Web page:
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Family-style follies

Mark J. DrozdowskiThe next time you're planning a banquet and decide on a "family-style" meal, do me a favor and leave me off the invite list.

I recently attended such a function. It was a lovely event, a celebration of our kid's championship soccer season. Our whole family was there. Lots of whole families were there. Hence, I suppose, the family-style service. One big, happy, hungry family.

The meal started off in usual fashion. They brought us salads and a basket of rolls. We each had our own salad served to us individually. The rolls made their way around the table. I'm not sure if convention dictates a clockwise or counterclockwise rotation, but we improvised and all was well.

When the waitress returned to retrieve our plates, my wife's, almost full, was whisked away without comment, while mine, empty, prompted an "Are you done with that, sir?" inquiry. I said no, I'd like to stare at it awhile in fond remembrance of what had been there.

Around the same time, other servers began presenting the main course. They brought out a series of platters featuring mounded portions of roast beef, pasta, carrots, mashed potatoes and some purple and red concoction that bore a vague resemblance to beets.

Another platter contained an aromatic whitefish identified by the waitress as "scrod." Those living outside New England, thinking they've somehow been missing out on an epicurean delight, might suddenly feel compelled to rush to their local seafood market and request a pound or two of scrod. In turn, they'll likely receive a rather quizzical look. I've been deep-sea fishing on a couple of occasions and have yet to hear an old salty type claim he's trolling for scrod. Scrod, of course, is a made-up word, a portmanteau referencing an indefinable whitefish that could be haddock, cod, hake, pollock, shark, guppy, piranha, Mekong catfish or something else that swims and turns white when cooked. Perhaps the "s" stands for "seems to be." In any case, I passed on the scrod, much like I would if the server brought me a mysterious beef-like slab and called it "smeat."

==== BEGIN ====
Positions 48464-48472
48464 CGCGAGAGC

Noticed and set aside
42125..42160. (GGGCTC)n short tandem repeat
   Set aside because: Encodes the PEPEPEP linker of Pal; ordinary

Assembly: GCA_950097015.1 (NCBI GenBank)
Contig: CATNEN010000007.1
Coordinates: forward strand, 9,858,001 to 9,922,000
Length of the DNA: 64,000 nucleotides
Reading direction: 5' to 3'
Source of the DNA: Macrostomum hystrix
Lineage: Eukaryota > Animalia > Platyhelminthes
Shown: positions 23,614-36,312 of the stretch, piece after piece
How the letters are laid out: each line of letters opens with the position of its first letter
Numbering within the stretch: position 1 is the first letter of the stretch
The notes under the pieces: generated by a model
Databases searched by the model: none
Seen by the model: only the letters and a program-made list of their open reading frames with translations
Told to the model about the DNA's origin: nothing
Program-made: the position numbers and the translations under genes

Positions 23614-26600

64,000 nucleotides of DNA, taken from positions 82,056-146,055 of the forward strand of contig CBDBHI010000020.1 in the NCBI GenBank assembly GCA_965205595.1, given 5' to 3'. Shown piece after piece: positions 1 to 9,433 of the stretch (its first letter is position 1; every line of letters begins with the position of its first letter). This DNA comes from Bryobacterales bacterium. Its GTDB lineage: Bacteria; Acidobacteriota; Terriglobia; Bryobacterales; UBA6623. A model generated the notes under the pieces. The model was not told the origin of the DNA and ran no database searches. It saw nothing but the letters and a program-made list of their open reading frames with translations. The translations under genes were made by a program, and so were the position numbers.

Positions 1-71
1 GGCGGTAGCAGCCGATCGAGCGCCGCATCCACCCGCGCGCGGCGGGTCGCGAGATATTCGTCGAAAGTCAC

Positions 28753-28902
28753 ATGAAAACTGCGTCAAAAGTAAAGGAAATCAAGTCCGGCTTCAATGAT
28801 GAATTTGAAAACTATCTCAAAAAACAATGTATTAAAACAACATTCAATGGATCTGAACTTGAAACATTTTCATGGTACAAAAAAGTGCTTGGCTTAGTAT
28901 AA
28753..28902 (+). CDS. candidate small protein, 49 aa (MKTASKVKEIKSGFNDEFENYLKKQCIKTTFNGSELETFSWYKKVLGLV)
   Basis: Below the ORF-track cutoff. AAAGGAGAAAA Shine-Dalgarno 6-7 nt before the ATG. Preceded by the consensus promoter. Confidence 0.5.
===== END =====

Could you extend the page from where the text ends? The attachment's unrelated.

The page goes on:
As the waiters and waitresses carried out the platters, a second group of wait staff was busy erecting scaffolding as the table's centerpiece. The platters, you see, were roughly the size of small toboggans and wouldn't comfortably fit around the table. Instead, they were arranged vertically along this scaffolding, with the farthest dishes landing some 42 feet beyond one's reach. It did not rotate, so if you wanted, say, the beets, you had to politely ask someone on the opposite side of the table to climb the scaffolding, retrieve the beets and send them around the table in your direction.

When the meal first arrived, we passed the platters to each other as swiftly and delicately as possible under the circumstances, considering that each weighed approximately 16 pounds. Some went clockwise, while others traveled the opposite way. The inevitable logjam landed with me, with the carrots to my left and the scrod to my right, both held by people eager to grab hold of the roast beef I was forking onto my plate.

Under such intense pressure, I would normally become anxious and flummoxed, but I was determined to get my fair share of the roast beef. The problem was that I wasn't sure exactly how much that should be. I tried to quickly calculate the amount of roast beef divided by the number of people around the table, figuring that I held in my hands the sum total of roast beef we'd be receiving. Seconds wouldn't be forthcoming. This was our table's allotment of roast beef, period, and my task was to take only what was rightfully mine and not a morsel more.

Upon finishing, I then had to determine which way to pass the roast beef, given that I was the first one to encounter it. Whichever way it went, the person on my opposite side would face the harsh reality of being the last person to have it and would be subject to everyone else's faulty math and questionable portion decisions. Would there even be any left? I saw the desperation and longing etched on each candidate's face and contemplated my decision carefully.